Canning Equipment You’ll Need
Here are two rules regarding equipment:
- Make certain equipment is in good condition. A pressure canner with a faulty gauge or jars with nicked edges can cause food to spoil.
- Make certain equipment is available and within reach. Lay out all needed equipment in the kitchen before you start. Mid-point in a canning session is not the time to remember you forgot to buy canning lids.
You’ll need a pressure canner if you can vegetables (except for tomatoes, sauerkraut, and pickles), meats, or mixtures of low-acid foods, plus a kettle or large stock pot with a cover and rack if you’re canning fruits, jams, jellies, pickles, etc. using the boiling water bath method.
Pressure canners are manufactured in various sizes; match your canner with your canning ambitions, if you will do a lot of canning, buy a big canner and save both time and heating costs with it. When using a pressure canner, follow the manufacturer’s instructions. All canners require a rack on the bottom, so boiling water can circulate under the jars.
The dial-type pressure canner has a gauge that shows the pressure, a petcock that allows steam to escape under a controlled pressure, and a safety valve that will pop and thus relieve pressure if the petcock becomes stuck. The dial-type gauge must be checked for accuracy each year. This service may be provided by your State Extension Service or at stores where canners are sold. If the dial is inaccurate either way by two or more pounds, you need to replace the gauge.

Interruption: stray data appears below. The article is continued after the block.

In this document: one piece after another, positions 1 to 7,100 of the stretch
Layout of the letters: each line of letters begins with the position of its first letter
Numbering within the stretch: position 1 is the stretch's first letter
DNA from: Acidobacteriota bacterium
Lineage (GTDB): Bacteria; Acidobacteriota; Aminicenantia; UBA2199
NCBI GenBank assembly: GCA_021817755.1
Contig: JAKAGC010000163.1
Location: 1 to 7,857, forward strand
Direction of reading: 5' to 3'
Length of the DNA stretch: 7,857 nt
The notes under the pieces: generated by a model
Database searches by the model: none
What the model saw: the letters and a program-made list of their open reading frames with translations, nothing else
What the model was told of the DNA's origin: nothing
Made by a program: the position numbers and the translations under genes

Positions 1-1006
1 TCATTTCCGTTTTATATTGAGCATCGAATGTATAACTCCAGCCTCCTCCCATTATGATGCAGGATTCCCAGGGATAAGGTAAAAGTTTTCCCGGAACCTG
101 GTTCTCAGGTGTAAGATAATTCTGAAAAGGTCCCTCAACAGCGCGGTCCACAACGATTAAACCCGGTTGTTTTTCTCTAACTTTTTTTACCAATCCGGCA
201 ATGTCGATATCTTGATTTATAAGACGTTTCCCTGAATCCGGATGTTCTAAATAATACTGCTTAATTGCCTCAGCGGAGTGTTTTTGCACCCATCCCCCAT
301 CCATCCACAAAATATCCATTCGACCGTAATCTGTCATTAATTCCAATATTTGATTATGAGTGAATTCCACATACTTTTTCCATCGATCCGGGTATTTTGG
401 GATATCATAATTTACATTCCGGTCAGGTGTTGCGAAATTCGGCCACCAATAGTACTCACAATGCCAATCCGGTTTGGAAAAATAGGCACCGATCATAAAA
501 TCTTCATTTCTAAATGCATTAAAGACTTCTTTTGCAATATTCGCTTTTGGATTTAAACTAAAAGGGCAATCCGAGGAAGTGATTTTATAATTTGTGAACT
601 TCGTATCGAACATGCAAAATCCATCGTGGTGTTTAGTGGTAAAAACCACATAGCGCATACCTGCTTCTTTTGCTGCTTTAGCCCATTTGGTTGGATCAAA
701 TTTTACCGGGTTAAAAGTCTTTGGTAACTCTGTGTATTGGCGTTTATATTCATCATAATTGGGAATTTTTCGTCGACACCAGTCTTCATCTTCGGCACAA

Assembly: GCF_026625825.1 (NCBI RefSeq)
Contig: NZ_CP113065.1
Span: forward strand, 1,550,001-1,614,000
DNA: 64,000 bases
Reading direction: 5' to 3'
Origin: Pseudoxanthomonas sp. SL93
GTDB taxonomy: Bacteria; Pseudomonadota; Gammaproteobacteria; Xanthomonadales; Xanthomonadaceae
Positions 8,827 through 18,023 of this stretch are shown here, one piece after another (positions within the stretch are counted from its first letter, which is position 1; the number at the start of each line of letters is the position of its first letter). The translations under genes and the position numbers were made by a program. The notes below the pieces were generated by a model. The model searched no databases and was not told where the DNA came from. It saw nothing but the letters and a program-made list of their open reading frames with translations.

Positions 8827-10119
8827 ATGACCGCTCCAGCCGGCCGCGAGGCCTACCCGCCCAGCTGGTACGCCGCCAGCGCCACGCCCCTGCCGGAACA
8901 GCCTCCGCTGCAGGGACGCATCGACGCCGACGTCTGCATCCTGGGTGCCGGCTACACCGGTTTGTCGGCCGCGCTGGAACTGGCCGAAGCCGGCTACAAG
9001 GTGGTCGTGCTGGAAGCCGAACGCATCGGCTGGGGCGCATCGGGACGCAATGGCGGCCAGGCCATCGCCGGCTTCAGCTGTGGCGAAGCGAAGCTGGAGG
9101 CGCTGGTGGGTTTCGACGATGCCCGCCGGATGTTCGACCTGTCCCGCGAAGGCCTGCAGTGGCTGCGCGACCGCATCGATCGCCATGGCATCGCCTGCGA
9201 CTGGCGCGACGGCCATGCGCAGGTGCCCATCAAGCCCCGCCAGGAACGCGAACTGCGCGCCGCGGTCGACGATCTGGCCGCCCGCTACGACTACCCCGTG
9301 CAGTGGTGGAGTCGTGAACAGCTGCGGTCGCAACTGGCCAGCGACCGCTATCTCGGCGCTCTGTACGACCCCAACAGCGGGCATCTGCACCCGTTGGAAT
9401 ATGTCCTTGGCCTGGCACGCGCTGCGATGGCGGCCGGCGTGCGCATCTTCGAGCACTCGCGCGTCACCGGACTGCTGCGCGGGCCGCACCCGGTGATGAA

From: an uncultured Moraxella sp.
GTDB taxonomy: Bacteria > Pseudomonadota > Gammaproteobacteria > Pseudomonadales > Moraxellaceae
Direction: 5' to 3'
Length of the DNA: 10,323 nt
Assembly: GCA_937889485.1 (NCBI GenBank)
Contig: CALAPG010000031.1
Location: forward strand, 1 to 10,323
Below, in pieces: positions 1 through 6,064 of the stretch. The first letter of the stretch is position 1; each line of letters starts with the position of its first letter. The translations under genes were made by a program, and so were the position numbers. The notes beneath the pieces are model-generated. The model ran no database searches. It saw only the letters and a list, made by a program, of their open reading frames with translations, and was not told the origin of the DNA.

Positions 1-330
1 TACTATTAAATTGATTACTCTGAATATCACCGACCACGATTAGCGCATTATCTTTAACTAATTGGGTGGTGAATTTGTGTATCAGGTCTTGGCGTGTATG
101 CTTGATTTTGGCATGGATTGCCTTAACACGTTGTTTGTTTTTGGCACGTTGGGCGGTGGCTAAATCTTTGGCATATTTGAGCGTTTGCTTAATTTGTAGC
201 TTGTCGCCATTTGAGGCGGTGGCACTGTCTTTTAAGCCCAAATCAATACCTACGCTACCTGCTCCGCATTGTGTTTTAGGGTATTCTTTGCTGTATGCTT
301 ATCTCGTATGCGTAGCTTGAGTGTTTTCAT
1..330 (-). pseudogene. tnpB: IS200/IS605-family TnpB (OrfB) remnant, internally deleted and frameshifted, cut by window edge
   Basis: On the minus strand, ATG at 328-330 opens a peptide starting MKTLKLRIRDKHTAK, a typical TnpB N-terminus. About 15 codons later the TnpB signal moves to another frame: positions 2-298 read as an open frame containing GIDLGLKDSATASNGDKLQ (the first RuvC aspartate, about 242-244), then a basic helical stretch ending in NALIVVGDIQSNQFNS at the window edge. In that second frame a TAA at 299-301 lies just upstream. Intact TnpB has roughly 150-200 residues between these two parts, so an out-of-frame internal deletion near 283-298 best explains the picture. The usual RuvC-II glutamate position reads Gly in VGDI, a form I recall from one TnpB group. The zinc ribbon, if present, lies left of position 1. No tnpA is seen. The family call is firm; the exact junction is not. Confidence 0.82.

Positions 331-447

The weighted-gauge pressure canner has a metal weight-type pressure control. When the desired pressure is reached, you will hear the control jiggle, releasing steam and preventing the pressure from rising higher. The weight on this type of canner may be set at 5, 10, 15, or 20 pounds. This type of canner does not need to be tested for accuracy.
A kettle or large stock pot with a rack and cover is used for boiling water bath canning of high-acid foods. Most people use a conventional black enamel canner although stainless steel canners are available as well. It is resistant to acids and salt solutions, so it can double for cooking pickles or brining vegetables. The kettle must be deep enough so jars sitting on a rack will be covered with at least one inch of water. There must be at least another inch in the kettle for the space required for a rolling boil. A pressure canner may be used for boiling water bath canning, too. Set it so that no pressure builds up inside by not locking the lid in place. Leave the petcock open or remove the weighted gauge so that steam can easily escape.
Pressure saucepans are not recommended for use in home canning.
Source: Mrs. Wages Home Canning Guide and Recipes, Copyright 2012. All Rights Reserved. For even more canning tips and over 120 tested recipes from our test kitchens, be sure to order the Mrs. Wages Canning Guide.
Get More Canning 101 Tips from Mrs. Wages:
Boiling Water Canning Bath Tips
The Scoop on Jars and Lids
The Basics of Canning